“Likewise as it was also in the days of Lot: they ate, they drank, they bought, they sold, they planted, they built; but on the day that Lot went out of Sodom it rained fire and brimstone from heaven and destroyed them all. Even so will it be in the day when the Son of Man is revealed. In that day, he who is on the housetop, and his goods are in the house, let him not come down to take them away. And likewise the one who is in the field, let him not turn back. Remember Lot’s wife.”

If in Noah’s day the people were busy with family matters, the Lord uses the example of Lot and Sodom and Gomorrah to show that the people were busy with business life. They bought, they sold, they planted, they built. Again, they were busy doing normal things. But they had left God out! As you read the account in Genesis 19, you’ll discover that the people of Sodom and Gomorrah were wicked and sinful people. God was about to judge them, but they didn’t listen to Lot’s warning. They were busy going about their lives oblivious to the coming judgment. And then God rained fire and brimstone from heaven and destroyed them all. Judgement came and they weren’t ready!

Why does the Lord use these two Old Testament stories? Well, I think that the Lord teaches here that although the Pharisees and the disciples might want to know the details of the coming of the kingdom of God, when that day does come it will be characterised first by judgement. This judgement will be fierce and severe, in a similar way to the flood or the fire and brimstone on Sodom. The Lord sums this up in the remaining verses of Luke 17. Let’s read verses 33-37.

“Whoever seeks to save his life will lose it, and whoever loses his life will preserve it. I tell you, in that night there will be two men in one bed: the one will be taken and the other will be left. Two women will be grinding together: the one will be taken and the other left. Two men will be in the field: the one will be taken and the other left.” And they answered and said to Him, “Where, Lord?” So He said to them, “Wherever the body is, there the eagles will be gathered together.”

In these verses, Jesus describes the time when the Lord does come to set up His kingdom. It will be a time when the Lord will separate people out for judgement. I think the reference to eagles being gathered together is a reference to the fact that this is a time for judgment. The eagles, or perhaps this could be translated vultures, are hovering about to finish off the remains of those who are judged. Did you notice that these verses speak of some who are separated during night time whilst in bed. Others are separated in the fields during the day presumably. This teaches us that when the Lord does come to set up His kingdom and judge the wicked, it will be seen by all people, all over the world, whatever time of day it is for those people in their respective countries. All will bow to the Lord’s rule.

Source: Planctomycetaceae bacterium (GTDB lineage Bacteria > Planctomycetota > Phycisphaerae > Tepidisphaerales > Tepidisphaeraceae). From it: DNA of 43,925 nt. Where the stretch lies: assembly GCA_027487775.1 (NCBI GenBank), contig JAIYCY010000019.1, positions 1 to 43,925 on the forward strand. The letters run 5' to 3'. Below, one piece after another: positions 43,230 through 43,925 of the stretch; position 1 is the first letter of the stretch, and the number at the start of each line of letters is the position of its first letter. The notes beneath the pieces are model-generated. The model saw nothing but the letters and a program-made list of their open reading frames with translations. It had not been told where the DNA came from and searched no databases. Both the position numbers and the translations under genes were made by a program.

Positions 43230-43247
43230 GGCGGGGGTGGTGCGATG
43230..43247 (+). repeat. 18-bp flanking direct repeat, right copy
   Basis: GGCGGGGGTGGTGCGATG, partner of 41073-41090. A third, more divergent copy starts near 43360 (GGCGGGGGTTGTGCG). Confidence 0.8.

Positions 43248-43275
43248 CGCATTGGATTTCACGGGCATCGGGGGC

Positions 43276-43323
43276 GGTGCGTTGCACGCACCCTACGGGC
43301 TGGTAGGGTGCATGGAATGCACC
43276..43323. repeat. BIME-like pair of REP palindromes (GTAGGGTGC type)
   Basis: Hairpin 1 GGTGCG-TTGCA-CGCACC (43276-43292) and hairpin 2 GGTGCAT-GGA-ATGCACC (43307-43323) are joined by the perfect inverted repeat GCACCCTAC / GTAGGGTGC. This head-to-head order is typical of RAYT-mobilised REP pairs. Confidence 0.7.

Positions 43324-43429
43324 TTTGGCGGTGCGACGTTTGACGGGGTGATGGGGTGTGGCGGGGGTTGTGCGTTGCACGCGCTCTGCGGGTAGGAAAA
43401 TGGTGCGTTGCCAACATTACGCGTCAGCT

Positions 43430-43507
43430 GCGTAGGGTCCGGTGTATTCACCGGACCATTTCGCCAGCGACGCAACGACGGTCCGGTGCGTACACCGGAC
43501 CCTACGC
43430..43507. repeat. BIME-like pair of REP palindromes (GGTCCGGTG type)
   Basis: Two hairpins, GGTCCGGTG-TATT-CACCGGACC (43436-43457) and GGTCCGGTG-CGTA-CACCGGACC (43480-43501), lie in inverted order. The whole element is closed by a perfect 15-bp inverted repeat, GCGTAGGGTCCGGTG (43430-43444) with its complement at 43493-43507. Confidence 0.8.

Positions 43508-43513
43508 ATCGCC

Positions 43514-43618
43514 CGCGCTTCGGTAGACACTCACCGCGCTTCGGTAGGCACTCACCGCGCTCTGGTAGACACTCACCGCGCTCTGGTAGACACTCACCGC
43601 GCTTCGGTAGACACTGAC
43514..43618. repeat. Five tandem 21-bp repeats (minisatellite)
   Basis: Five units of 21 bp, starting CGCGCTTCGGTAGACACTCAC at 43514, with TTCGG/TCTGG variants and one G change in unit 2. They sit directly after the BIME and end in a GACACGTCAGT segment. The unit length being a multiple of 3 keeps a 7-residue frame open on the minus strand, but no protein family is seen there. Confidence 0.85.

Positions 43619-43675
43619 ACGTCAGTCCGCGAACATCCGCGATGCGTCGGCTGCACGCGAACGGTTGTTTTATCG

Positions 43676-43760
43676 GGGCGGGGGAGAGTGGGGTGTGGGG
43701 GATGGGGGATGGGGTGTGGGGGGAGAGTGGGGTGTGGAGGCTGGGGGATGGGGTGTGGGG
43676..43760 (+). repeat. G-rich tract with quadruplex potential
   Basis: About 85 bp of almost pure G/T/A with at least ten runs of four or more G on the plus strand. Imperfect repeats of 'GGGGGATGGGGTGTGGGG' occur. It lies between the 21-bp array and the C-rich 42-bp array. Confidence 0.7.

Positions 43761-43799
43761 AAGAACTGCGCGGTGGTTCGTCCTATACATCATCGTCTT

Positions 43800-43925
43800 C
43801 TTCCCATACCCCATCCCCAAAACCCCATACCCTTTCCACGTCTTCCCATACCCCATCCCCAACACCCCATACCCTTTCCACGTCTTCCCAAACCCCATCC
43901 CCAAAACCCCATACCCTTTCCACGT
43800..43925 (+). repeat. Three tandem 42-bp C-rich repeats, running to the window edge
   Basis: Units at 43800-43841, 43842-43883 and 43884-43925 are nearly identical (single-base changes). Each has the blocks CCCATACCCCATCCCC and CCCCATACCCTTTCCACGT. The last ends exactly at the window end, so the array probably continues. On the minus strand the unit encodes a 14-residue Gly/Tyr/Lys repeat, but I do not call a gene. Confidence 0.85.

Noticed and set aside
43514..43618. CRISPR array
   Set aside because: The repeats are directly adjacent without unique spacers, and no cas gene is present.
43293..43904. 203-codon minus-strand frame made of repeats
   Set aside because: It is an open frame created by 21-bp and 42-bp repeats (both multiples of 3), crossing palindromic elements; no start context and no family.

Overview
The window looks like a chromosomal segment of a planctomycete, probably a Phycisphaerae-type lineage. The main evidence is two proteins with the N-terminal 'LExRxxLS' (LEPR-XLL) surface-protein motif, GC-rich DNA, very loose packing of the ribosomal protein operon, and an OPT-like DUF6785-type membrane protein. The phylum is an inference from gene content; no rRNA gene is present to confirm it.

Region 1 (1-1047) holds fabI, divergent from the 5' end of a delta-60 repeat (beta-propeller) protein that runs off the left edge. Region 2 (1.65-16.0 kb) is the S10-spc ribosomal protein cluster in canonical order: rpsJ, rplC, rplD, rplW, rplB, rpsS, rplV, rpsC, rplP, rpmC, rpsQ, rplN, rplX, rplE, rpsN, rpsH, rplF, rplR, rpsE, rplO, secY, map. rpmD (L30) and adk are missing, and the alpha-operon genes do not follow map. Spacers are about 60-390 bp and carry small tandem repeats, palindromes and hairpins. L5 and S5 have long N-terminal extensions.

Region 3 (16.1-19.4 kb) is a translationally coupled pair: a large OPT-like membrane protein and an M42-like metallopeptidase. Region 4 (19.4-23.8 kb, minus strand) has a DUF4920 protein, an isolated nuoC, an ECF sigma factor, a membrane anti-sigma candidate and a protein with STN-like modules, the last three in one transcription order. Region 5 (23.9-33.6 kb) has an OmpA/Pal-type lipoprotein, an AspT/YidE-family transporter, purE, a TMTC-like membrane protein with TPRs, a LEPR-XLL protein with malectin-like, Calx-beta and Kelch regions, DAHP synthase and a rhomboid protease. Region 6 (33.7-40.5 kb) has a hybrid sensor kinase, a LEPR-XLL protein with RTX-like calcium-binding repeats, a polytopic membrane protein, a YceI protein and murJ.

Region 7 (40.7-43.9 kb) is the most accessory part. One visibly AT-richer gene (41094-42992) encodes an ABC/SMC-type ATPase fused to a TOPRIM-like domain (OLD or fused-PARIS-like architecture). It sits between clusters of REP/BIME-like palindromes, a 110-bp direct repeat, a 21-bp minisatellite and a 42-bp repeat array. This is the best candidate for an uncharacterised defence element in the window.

But the sad fact is that most people will be painfully unprepared for this coming day of judgement when the Lord sets up His kingdom. Most will be like the people in Noah and Lot’s day, concerned with family matters or business matters, and won’t have given God any thought. That’s why the Lord’s answer to the Pharisees is so crucial! Be ready for that day by realising that the kingdom of God has already come. Accept the King now, so that we won’t have to fear judgement when the Day of the Son of Man comes.

As we read the rest of the New Testament and try to piece together the various prophecies about the future, I believe we’ll find that just before the Lord comes to set up His kingdom, and just before the very worst of the conditions on earth, the Lord will come again to take all Christians to be with Him in heaven. So we won’t be on earth to be fearful of the events of Luke 17. Christians will have been taken to be with the Lord in heaven, and things on earth will go on as normal, as they were in the days of Noah and Lot, for perhaps a period of about seven years before the Lord comes to set up His kingdom and judge the world.

So if Christians won’t be here, what are we to learn from these verses? First we need to take the warning of them very seriously. Are we so caught up with the matters of life, however legitimate, that we have missed the opportunity to be saved now? Don’t let that be true of you if you are listening to me today. Trust in Jesus today, and be sure you’re right with Him! Secondly, we can be encouraged that, although our lovely Saviour, who is so precious to us, is rejected now in the main, there will be a day when He is acknowledged as the "King of kings and Lord of lords." Don’t we long for Him to have the praise He deserves.

Finally we can be encouraged that God will one day judge sin and put right all that is wrong about the world. We can perhaps become discouraged by the sense that everything is not as it ought to be. Well, one day God will put it right. One day the King will reign in righteousness. May that thought encourage our hearts as we wait for Him to come!

Thank you for listening to this Truth for Today talk on “Luke’s Gospel: The coming of the kingdom, chapter 17:20-37” talk number T1147.

New King James Version of the Scriptures used unless otherwise stated.